PETALING JAYA: The government should revive its aborted free breakfast programme for primary schoolchildren to help alleviate malnutrition and stem the rising number of stunted growth cases, an expert said.
Universiti Kebangsaan Malaysia’s professor of nutrition, Poh Bee Koon said the initiative was important as many students do not have breakfast before classes begin. She said it would help reduce cases of stunted growth.
In 2019, the Pakatan Harapan administration began a pilot programme to provide free breakfast to primary schoolchildren, but discontinued it due to budget constraints.
“Presently, most schoolchildren are eating at about 10am during break time. (A breakfast) meal will improve attention span and help children perform better cognitively.
“Our children must eat well and be physically fit.
“Children who have breakfast do better in exams, learn better and are healthier, in general,” the UKM health and advanced medicine research cluster chairperson told FMT.
She said that while stunting may start at a younger age, good nutrition would reduce its longer-term effects and allow catch-up growth.
Proper nutrition during primary school-going ages could help make up for lost time and promote healthy development in their adolescence, she said.
The government recently disclosed that at least 30% of young children suffer from stunted growth, particularly those from poorer families.
This is largely caused by the inability of parents in the lower income bracket to provide nutritious and healthy meals, deputy health minister Lukanisman Awang Sauni told the Dewan Rakyat last week.
A national health and morbidity survey conducted last year revealed that stunting among children increased from 17.1% in 2015 to 21.2% in 2022.
The idea of free breakfast for primary school children was first mooted by former education minister Maszlee Malik in 2019. At the time, it was estimated that the cost of feeding 2.7 million schoolchildren nationwide would be between RM2 billion and RM3 billion annually.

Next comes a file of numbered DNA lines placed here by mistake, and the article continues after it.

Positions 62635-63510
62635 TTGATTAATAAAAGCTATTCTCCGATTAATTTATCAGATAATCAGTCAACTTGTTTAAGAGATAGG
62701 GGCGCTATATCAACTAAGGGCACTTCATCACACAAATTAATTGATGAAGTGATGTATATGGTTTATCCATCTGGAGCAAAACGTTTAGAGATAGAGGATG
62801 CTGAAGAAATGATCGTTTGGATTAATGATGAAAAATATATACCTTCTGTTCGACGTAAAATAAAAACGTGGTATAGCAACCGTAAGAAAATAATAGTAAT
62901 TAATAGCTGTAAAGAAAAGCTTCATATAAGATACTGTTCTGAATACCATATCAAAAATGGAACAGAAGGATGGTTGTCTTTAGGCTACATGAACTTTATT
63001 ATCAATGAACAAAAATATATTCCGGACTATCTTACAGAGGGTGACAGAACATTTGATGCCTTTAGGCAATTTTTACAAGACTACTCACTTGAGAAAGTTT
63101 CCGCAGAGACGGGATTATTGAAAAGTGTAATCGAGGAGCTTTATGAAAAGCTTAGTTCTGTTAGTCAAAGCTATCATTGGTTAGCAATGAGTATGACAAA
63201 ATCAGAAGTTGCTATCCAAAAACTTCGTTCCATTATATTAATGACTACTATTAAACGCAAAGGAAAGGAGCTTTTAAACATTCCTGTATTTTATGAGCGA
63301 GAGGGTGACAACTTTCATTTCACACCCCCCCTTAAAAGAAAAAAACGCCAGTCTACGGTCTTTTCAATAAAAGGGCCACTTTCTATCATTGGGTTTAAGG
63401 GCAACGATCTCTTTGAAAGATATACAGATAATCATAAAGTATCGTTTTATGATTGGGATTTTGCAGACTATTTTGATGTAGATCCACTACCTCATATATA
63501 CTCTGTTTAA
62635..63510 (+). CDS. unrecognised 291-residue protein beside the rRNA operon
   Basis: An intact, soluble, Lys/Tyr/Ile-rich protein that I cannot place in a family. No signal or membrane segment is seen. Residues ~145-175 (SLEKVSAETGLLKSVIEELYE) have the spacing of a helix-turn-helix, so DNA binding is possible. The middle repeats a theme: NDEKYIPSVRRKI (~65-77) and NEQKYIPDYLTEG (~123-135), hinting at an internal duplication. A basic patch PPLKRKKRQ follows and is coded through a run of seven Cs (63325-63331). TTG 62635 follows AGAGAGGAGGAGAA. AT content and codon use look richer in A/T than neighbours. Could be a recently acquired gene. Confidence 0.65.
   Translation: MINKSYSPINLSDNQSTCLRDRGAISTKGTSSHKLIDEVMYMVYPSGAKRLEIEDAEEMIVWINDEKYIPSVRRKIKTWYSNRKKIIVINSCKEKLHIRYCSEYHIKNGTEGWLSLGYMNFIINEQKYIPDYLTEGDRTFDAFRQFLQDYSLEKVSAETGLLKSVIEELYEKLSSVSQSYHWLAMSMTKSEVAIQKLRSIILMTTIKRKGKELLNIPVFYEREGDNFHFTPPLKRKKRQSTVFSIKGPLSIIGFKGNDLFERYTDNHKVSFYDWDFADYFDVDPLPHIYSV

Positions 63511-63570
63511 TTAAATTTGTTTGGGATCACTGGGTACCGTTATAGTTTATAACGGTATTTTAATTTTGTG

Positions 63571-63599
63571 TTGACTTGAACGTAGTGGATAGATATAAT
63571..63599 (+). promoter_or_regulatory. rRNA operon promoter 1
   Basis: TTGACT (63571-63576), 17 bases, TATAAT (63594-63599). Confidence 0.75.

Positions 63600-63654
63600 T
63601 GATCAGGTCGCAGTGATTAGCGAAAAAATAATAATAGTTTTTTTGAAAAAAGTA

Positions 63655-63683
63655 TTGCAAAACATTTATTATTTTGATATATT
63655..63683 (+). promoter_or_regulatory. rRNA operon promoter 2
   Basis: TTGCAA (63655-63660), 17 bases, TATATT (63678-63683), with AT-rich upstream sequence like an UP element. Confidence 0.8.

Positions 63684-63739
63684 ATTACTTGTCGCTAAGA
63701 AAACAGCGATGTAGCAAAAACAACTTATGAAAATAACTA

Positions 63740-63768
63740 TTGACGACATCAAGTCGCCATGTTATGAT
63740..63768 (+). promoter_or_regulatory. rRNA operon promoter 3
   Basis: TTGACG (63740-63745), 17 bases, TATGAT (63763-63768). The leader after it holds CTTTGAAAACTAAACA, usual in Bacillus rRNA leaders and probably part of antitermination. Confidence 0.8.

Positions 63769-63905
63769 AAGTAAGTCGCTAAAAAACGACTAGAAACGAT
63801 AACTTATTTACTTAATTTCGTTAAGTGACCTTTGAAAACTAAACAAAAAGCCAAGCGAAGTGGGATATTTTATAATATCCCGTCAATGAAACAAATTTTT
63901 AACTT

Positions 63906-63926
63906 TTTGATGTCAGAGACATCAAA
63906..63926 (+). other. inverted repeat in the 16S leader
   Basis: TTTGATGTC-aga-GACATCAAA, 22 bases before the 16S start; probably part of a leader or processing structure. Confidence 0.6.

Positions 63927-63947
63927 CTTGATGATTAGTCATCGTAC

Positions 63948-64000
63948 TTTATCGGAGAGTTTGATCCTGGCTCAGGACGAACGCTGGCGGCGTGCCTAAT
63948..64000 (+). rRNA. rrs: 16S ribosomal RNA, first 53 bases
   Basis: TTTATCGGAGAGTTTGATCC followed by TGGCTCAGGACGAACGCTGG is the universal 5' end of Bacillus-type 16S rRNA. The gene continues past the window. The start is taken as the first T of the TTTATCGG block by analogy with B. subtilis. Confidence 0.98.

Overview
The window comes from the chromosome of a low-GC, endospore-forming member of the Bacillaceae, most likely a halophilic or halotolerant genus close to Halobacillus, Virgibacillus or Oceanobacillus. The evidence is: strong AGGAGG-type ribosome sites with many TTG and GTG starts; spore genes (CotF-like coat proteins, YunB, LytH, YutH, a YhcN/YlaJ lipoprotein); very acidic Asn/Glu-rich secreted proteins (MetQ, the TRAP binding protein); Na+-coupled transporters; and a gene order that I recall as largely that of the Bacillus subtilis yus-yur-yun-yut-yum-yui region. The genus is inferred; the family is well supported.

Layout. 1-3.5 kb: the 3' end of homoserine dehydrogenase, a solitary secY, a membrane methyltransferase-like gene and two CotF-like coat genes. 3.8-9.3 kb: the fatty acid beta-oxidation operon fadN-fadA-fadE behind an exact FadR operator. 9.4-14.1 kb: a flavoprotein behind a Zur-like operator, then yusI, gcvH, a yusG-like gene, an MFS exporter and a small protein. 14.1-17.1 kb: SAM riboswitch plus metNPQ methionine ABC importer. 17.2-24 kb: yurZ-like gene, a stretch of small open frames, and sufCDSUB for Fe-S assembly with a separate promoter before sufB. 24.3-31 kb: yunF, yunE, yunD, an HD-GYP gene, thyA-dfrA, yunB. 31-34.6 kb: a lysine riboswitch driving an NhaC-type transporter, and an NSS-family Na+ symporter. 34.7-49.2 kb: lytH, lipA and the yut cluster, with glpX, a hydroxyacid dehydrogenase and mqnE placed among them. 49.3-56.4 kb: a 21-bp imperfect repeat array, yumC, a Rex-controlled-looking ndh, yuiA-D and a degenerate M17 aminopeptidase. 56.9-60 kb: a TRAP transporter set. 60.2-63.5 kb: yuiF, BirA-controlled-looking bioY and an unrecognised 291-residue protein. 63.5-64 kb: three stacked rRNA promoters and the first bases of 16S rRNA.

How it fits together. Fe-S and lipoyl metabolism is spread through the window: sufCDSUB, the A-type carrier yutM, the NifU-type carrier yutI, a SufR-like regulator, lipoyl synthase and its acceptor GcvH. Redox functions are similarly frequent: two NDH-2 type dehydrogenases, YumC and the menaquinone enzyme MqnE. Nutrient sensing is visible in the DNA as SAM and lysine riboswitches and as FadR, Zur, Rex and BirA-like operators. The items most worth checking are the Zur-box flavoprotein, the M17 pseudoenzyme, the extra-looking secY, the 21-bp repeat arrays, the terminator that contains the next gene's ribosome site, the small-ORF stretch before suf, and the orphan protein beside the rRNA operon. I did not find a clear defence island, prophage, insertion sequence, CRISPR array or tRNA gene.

Several countries run free breakfast programmes for schoolchildren, including Japan, India, Brazil and Finland.
Poh, who two years ago led a regional study of 14,000 children aged between six months to 12 years, said Malaysia faces the “triple burden” of malnutrition, including undernutrition, vitamin and mineral deficiencies, and obesity.
The study, called Southeast Asian Nutrition Surveys II, also revealed that stunting and anaemia persist, especially among younger children. Older children, on the other hand, show a higher tendency towards being overweight or obese.
A significant number of children do not meet the recommended daily intake of calcium and vitamin D.
The study found that, in Malaysia, 30% of children aged between seven and 12 were overweight, and one out of three children skipped their daily breakfast.
The study also found a decline in dairy consumption, a primary source of calcium and protein.
“Children who eat animal source foods, including milk, as part of a balanced diet, will get better nutrition.
“It is likely that stunting cases are happening among the poor, as food prices are high and parents are unable to feed their children well,” said Poh.